marginalia || The Art of Racing in the Rain, by Garth Stein

In Mongolia, when a dog dies, he is buried high in the hills so people cannot walk on his grave. The dog’s master whispers in the dog’s ear his wishes that the dog will return as a man in his next life. Then his tail is cut off and put beneath his head, and a piece of meat of fat is cut off and placed in his mouth to sustain his soul for its journey; before he is reincarnated, the dog’s soul is freed to travel the land, to run across the high desert plains for as long as it would like.

I learned that from a program on the National Geographic Channel, so I believe it is true. Not all dogs return as men, they say; only those who are ready.

I am ready.

We had a dog once, it was my mother’s dog, Justin. I remember Mom playing with her in the open garage, Justin too excited, Mom and her running after each other. I was young then, and I was jealous, because Mom, too, looked so young. I almost wanted her to throw a ball my way, scratch behind my ears, just smile widely. It was high afternoon, my mother was wearing a ratty shirt that used to be white. You could see the outline of her body when the sun hit her just so. It was a weekend, and I couldn’t tell when I last saw her, I only knew it was a child’s very long time.

I had a goldfish once, Bubbles. I loved her because ten-year-olds were supposed to love their pets. I named it Bubbles because that’s what you were supposed to name a fat goldfish that could nonetheless still fit the palm of your hand. It had a lumpy head, and every day I feared it would burst. That’s what kept me running to the aquarium everyday: Bubbles, be whole. When it died, I was at school. I don’t know who found it floating. I suppose it was me. I wheedled my father into arranging an elaborate funeral. We must have wrapped the fish in tissue. I know we buried it in someone else’s backyard.

There’s this dog named Short, and he lives with my family, miles and miles from where I am. I don’t see him much, but I know he’s a happy dog. Vibrating on his leash. Just so damned happy to be alive. With people! And food! And sunshine! And that cat! I went to Short when I got news that an aunt of mine died. My mother was crying in the bathroom. My dad, I don’t know where he was. I looked at Short, and he was happy to see me. And I couldn’t go near him — I tried, I did. But I looked at him, so blessedly ignorant, so willfully joyful: I can’t even let myself like you a little. I am susceptible to the charms of furry little things. And furry little things almost always die when you love them most.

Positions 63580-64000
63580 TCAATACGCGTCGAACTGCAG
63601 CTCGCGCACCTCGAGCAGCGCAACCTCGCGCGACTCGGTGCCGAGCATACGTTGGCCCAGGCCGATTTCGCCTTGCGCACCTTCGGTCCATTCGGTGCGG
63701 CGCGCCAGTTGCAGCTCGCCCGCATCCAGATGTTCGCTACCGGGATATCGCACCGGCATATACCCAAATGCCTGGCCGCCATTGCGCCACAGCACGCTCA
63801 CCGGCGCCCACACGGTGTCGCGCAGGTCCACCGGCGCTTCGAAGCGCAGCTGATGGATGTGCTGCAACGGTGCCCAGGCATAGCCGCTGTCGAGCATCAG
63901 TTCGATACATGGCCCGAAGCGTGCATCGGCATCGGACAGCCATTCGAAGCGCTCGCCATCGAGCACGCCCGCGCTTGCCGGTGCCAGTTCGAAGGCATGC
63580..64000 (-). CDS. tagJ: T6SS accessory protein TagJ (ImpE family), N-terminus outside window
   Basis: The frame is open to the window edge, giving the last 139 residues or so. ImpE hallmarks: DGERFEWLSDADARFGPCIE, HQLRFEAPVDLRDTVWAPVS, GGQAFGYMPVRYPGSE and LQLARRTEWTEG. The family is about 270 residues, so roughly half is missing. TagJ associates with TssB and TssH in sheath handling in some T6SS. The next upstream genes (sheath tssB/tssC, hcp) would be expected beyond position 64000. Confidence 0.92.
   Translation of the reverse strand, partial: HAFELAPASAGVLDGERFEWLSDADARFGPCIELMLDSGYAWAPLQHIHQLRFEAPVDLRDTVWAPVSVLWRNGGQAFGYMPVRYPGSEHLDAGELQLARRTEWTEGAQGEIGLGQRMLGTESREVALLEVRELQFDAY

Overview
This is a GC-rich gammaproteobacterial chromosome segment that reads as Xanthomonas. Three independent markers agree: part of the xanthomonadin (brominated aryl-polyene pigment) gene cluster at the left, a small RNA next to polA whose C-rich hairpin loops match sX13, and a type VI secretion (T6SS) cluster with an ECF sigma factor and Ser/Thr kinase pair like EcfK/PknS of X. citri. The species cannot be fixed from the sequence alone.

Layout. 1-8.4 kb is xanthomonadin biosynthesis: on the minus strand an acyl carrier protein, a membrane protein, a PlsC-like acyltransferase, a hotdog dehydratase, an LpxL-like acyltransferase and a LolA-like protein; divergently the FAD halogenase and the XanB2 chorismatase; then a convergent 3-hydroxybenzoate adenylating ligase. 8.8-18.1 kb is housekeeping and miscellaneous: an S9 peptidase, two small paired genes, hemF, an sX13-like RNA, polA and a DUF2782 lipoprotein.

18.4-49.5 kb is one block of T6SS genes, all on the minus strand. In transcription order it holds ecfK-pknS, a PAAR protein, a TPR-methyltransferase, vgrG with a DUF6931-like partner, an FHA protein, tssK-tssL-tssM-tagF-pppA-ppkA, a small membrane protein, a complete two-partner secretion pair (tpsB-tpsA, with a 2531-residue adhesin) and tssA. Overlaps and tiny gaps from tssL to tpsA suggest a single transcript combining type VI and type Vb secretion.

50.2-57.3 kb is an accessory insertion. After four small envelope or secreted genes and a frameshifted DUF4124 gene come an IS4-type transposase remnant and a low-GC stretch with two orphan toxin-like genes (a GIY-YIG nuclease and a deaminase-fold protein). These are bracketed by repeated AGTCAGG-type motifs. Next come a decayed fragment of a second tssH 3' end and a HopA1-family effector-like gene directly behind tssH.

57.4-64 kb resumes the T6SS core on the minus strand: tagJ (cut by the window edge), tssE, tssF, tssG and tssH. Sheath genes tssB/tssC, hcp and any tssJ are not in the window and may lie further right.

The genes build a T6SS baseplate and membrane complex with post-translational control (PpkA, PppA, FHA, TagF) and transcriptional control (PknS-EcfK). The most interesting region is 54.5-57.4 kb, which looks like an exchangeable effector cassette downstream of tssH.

. . . How difficult it must be to be a person. To constantly subvert your desires. To worry about doing the right thing, rather than doing what is most expedient. At that moment, honestly, I had grave doubts as to my ability to interact on such a level. I wondered if I could ever become the human I hoped to be.

There’s a conceit to this, a selfishness: Looking at other people, bent over their pets. Smug — I won’t hurt like you do. One less pain to avoid, I suppose. I take care of plants now. Or would like to. I borrowed my mother’s cactus years ago. A small thing, I watered it too much. I’ll learn eventually.

__________

#107 of 2010 • The Art of Racing in the Rain, by Garth Stein.

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3 comments

  1. I wanted to read your post about this book because I loved this book so much. I was a little worried that you’d hate it and poke holes in why I thought it was so good, in which case I would pretend like I’d never read this and go on my merry way. But after reading the passages you excerpt, I think it *was* as good as I remember it and worth every ounce of love that I had and still have for it.

    1. You know a book is good when you want to throw a tantrum right after to say, “I want an Enzo too!” :) [Haha, love how we react when someone doesn’t like what we love so dearly. I remember lending a friend a book I’d loved to bits, and when he was done, he just said, “It was okay.” I wanted to throw a tantrum then too, haha.]

  2. […] The Art of Racing in the Rain, by Garth Stein. […]

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